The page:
Note that this command is marked as deprecated. It works with MySQL 5.6 and MySQL 5.7, but can be removed.

Start and Stop the Instance

You can now start the MySQL instance with the following command:

mysqld_safe --defaults-file=/home/stefan/MySQL-5.6-Local/MySQL-5.6-Conf/my-5.6.cnf

For your convenience, add a custom client configuration in your $HOME/.my.cnf and point it to the user defined socket.

[client]
port        = 3306
socket      = /home/stefan/MySQL-5.6-Local/mysqld-5.6.sock

In addition, startup and shutdown scripts are useful as well. Place both scripts in the directory we created before and add execution permissions with chmod +x .

# Startup script
mysqld_safe --defaults-file=/home/stefan/MySQL-5.6-Local/MySQL-5.6-Conf/my-5.6.cnf --timezone=utc

The stop script is similar.

# Shutdown script
mysqladmin -u root -S /home/stefan/MySQL-5.6-Local/mysqld-5.6.sock shutdown

Conclusion

The technique described above allows to install and run multiple MySQL instances from within the user’s home directory. The MySQL instances run with user privileges and can utilise dedicated data and log file directories. As the all data is stored within the $HOME directory, we can easily apply transparent encryption to protect data at rest.

Continue reading


A MySQL 5.7 Cluster Based on Ubuntu 16.04 LTS – Part 2

In a recent article, I described how to setup a basic MySQL Cluster with two data nodes and a combined SQL and management node. In this article, I am going to highlight a hew more things and we are going to adapt the cluster a little bit.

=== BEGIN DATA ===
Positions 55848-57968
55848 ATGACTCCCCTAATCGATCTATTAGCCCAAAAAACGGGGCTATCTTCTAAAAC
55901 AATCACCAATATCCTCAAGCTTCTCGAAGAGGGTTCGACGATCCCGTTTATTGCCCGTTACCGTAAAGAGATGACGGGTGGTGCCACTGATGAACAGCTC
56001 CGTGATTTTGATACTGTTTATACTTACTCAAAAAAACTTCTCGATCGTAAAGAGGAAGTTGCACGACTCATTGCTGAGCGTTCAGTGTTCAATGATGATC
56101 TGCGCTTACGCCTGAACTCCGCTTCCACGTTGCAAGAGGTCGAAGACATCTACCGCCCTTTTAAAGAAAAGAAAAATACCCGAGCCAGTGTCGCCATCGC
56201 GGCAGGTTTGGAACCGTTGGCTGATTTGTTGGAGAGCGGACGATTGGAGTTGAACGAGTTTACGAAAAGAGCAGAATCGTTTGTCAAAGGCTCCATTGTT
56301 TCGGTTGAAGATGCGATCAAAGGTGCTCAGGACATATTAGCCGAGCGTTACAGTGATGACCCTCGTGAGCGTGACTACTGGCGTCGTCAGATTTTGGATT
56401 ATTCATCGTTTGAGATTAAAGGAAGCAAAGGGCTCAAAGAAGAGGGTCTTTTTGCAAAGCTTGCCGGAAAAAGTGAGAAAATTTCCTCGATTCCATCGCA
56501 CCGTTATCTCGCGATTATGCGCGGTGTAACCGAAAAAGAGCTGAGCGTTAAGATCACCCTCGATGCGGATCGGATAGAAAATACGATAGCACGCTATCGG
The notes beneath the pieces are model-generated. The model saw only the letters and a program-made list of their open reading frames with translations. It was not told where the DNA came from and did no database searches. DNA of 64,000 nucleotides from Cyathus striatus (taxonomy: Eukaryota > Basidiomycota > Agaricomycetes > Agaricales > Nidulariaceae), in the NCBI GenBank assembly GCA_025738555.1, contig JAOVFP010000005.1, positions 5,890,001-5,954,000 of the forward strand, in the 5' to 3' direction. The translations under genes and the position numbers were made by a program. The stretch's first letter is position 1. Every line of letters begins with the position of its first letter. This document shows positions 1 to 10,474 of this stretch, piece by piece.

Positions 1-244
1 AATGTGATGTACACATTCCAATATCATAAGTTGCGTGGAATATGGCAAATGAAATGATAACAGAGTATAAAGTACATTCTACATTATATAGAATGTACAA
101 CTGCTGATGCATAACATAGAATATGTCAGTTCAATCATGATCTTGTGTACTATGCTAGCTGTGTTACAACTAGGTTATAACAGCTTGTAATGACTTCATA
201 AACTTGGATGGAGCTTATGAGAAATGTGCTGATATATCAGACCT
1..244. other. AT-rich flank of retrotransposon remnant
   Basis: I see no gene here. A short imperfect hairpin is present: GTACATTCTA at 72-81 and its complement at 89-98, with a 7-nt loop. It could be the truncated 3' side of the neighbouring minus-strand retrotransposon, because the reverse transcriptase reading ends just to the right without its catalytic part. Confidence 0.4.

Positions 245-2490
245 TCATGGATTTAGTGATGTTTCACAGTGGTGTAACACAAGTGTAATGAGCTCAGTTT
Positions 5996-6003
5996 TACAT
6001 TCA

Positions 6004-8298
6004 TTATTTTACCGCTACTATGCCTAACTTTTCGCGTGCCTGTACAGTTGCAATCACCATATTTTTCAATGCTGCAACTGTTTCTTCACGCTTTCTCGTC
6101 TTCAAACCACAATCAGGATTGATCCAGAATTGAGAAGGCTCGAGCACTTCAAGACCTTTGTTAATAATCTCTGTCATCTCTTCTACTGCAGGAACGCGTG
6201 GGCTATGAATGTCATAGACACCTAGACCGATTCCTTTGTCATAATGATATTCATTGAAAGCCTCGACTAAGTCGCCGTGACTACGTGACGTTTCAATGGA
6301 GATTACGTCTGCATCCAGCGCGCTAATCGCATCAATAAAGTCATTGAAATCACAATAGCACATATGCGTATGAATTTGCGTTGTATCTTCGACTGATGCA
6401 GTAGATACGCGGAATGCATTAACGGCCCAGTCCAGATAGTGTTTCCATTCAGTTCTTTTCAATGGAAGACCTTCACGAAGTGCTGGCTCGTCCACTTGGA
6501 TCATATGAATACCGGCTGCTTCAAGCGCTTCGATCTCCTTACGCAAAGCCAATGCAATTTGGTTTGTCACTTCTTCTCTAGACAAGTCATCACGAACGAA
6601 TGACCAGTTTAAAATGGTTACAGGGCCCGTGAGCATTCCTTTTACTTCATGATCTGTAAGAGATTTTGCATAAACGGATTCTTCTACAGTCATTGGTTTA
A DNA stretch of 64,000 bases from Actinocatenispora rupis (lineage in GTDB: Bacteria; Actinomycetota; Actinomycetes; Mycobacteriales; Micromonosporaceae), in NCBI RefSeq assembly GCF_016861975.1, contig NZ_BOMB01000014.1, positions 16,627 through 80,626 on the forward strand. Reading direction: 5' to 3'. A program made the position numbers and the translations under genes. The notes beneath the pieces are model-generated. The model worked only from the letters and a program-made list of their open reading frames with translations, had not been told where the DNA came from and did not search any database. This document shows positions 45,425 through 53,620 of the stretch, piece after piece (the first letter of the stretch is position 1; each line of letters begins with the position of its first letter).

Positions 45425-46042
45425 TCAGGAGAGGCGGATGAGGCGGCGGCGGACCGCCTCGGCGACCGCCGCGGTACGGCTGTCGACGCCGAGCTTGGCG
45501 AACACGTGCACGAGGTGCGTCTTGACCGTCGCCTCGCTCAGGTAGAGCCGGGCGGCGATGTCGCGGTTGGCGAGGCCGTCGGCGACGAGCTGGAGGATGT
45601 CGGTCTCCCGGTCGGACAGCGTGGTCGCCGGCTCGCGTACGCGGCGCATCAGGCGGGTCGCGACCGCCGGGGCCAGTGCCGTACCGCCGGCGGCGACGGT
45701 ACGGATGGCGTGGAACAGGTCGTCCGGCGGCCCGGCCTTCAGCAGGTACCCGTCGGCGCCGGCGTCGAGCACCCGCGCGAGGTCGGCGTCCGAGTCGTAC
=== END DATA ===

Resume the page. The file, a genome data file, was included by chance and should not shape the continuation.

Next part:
Using Hostnames

For making our lives easier, we can use hostnames which are easier to remember than IP addresses. Hostnames can be specified for each VM in the file /etc/hosts . For each request to the hostname, the operating system will lookup the corresponding IP address. We need to change this file on all three nodes to the following example:

root@node1:~# cat /etc/hosts
127.0.0.1	localhost
192.168.0.81	node1
192.168.0.82	node2
192.168.0.83	node3


# The following lines are desirable for IPv6 capable hosts
::1     localhost ip6-localhost ip6-loopback
ff02::1 ip6-allnodes
ff02::2 ip6-allrouters

Now we can lookup IP addresses by the associated hostname.

Adapting Node1

The management and the SQL node are both running in the same VM. Now that we introduced the hostnames for all machines, we need to reconfigure the cluster manager and the MySQL Server. The cluster configuration is stored in the file /opt/mysql/server-5.7/mysql-cluster/config.ini . Replace all the IP addresses with the corresponding host name.

root@node1:~# cat /opt/mysql/server-5.7/mysql-cluster/config.ini
[ndb_mgmd]
NodeId=1
# Management process options:
hostname= node1  # Hostname of the manager
datadir=/opt/mysql/server-5.7/mysql-cluster/cluster-data  # Directory for the log files

[ndbd]
NodeId=2
hostname= node2    # Hostname of the first data node
datadir=/usr/local/mysql/data   # Remote directory for the data files

[ndbd]
NodeId=3
hostname= node3
datadir=/usr/local/mysql/data   # Remote directory for the data files

[mysqld]
# SQL node options:
NodeId=4
hostname=node1

For reconfiguring the SQL node, we need to adapt the file /etc/my.cnf . We need to replace all IP addresses in this file too.

root@node1:~# cat /etc/my.cnf 
[mysqld_safe]
socket          = /tmp/mysql.sock
nice            = 0

[mysqld]
#
# * Basic Settings
#

user            = mysql
pid-file        = /tmp/mysql.pid
socket          = /tmp/mysql.sock
port            = 3306
basedir         = /opt/mysql/server-5.7
datadir         = /opt/mysql/server-5.7/data
tmpdir          = /tmp
skip-external-locking
bind-address=node1

key_buffer_size         = 16M
max_allowed_packet      = 16M
thread_stack            = 192K
thread_cache_size       = 8
query_cache_limit       = 1M
query_cache_size        = 16M

log_error = /var/log/mysql/error.log
expire_logs_days        = 10
max_binlog_size   = 100M

#
# ssl-ca=/etc/mysql/cacert.pem
# ssl-cert=/etc/mysql/server-cert.pem
# ssl-key=/etc/mysql/server-key.pem


sql_mode=NO_ENGINE_SUBSTITUTION,STRICT_TRANS_TABLES 

ndbcluster # run NDB storage engine
ndb-connectstring=node1

[mysql_cluster]
# Options for MySQL Cluster processes:
ndb-connectstring=node1